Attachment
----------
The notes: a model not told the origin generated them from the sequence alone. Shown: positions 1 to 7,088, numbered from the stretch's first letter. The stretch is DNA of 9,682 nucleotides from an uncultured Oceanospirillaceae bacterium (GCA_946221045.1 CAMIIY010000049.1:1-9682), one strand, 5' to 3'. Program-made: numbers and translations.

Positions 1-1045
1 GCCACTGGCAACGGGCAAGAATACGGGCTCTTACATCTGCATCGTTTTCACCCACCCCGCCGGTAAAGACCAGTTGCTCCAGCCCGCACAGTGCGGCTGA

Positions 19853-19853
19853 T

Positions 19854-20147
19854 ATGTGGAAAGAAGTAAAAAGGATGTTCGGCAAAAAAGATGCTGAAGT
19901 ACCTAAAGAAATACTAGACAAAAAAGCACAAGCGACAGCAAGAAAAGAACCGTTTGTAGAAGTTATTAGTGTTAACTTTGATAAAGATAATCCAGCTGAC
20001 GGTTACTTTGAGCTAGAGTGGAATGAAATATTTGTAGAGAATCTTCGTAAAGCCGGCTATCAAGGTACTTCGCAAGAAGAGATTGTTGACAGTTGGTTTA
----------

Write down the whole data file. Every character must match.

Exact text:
The notes: a model not told the origin generated them from the sequence alone. Shown: positions 1 to 7,088, numbered from the stretch's first letter. The stretch is DNA of 9,682 nucleotides from an uncultured Oceanospirillaceae bacterium (GCA_946221045.1 CAMIIY010000049.1:1-9682), one strand, 5' to 3'. Program-made: numbers and translations.

Positions 1-1045
1 GCCACTGGCAACGGGCAAGAATACGGGCTCTTACATCTGCATCGTTTTCACCCACCCCGCCGGTAAAGACCAGTTGCTCCAGCCCGCACAGTGCGGCTGA

Positions 19853-19853
19853 T

Positions 19854-20147
19854 ATGTGGAAAGAAGTAAAAAGGATGTTCGGCAAAAAAGATGCTGAAGT
19901 ACCTAAAGAAATACTAGACAAAAAAGCACAAGCGACAGCAAGAAAAGAACCGTTTGTAGAAGTTATTAGTGTTAACTTTGATAAAGATAATCCAGCTGAC
20001 GGTTACTTTGAGCTAGAGTGGAATGAAATATTTGTAGAGAATCTTCGTAAAGCCGGCTATCAAGGTACTTCGCAAGAAGAGATTGTTGACAGTTGGTTTA